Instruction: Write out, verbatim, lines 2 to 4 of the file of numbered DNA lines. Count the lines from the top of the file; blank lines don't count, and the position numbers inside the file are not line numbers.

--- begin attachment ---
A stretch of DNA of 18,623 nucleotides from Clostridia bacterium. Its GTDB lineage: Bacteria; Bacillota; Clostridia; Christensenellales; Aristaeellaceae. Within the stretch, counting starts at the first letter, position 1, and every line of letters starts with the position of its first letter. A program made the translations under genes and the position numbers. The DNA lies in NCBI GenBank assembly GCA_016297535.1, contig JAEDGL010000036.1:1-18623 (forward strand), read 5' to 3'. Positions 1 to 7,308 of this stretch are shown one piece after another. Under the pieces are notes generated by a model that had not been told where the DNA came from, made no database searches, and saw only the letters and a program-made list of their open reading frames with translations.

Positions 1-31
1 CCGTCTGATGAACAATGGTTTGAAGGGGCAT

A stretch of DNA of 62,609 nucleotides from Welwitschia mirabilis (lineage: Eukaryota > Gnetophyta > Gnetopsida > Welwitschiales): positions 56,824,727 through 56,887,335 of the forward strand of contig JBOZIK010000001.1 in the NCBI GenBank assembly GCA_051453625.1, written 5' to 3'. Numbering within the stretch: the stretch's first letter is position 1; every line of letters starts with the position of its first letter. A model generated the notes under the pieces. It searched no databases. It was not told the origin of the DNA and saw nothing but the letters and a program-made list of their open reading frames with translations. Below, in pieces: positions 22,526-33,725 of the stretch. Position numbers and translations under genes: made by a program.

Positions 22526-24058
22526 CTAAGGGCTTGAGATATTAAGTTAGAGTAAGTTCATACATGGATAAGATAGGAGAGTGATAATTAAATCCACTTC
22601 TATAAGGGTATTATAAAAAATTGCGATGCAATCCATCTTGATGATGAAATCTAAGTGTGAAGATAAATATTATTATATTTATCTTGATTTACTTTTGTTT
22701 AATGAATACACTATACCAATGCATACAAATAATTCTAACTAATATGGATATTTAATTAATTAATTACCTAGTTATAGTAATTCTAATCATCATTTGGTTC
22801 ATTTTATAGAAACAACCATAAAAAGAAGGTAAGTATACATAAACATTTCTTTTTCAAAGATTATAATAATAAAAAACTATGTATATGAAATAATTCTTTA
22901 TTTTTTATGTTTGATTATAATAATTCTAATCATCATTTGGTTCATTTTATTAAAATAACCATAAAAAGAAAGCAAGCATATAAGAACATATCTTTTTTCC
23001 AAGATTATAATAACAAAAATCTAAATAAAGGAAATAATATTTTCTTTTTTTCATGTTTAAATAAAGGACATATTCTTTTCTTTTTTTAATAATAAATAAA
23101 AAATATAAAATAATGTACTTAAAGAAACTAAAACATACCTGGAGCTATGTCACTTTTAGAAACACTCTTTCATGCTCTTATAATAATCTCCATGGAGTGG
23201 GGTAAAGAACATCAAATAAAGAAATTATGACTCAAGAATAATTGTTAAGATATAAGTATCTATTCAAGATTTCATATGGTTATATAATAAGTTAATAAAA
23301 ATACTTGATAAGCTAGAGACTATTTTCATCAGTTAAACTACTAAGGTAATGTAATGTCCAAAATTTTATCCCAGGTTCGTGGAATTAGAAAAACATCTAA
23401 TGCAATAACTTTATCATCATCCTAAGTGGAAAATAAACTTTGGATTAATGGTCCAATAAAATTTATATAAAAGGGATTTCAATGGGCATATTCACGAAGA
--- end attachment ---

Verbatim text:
Positions 1-31
1 CCGTCTGATGAACAATGGTTTGAAGGGGCAT

A stretch of DNA of 62,609 nucleotides from Welwitschia mirabilis (lineage: Eukaryota > Gnetophyta > Gnetopsida > Welwitschiales): positions 56,824,727 through 56,887,335 of the forward strand of contig JBOZIK010000001.1 in the NCBI GenBank assembly GCA_051453625.1, written 5' to 3'. Numbering within the stretch: the stretch's first letter is position 1; every line of letters starts with the position of its first letter. A model generated the notes under the pieces. It searched no databases. It was not told the origin of the DNA and saw nothing but the letters and a program-made list of their open reading frames with translations. Below, in pieces: positions 22,526-33,725 of the stretch. Position numbers and translations under genes: made by a program.